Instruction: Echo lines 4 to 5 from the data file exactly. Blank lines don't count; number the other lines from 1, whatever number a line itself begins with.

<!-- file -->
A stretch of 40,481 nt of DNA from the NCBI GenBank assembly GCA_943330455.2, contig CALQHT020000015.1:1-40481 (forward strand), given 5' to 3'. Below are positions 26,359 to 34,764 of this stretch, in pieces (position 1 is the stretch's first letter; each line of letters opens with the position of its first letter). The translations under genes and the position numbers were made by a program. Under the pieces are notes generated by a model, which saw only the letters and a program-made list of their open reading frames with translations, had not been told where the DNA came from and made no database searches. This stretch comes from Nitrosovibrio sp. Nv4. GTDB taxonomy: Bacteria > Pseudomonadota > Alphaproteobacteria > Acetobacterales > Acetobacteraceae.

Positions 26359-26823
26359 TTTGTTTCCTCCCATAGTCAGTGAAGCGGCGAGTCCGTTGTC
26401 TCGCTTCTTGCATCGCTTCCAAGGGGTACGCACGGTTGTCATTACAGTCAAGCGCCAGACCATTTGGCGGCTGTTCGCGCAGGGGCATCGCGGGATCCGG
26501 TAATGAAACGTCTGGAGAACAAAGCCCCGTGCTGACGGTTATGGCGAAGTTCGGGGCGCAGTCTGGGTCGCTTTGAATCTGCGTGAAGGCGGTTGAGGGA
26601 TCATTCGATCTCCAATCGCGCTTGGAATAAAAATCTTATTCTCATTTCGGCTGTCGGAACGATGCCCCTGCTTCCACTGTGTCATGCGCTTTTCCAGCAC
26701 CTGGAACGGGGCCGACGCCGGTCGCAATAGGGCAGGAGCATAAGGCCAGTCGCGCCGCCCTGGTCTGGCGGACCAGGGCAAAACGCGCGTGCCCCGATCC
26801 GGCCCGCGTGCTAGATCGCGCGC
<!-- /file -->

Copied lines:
26401 TCGCTTCTTGCATCGCTTCCAAGGGGTACGCACGGTTGTCATTACAGTCAAGCGCCAGACCATTTGGCGGCTGTTCGCGCAGGGGCATCGCGGGATCCGG
26501 TAATGAAACGTCTGGAGAACAAAGCCCCGTGCTGACGGTTATGGCGAAGTTCGGGGCGCAGTCTGGGTCGCTTTGAATCTGCGTGAAGGCGGTTGAGGGA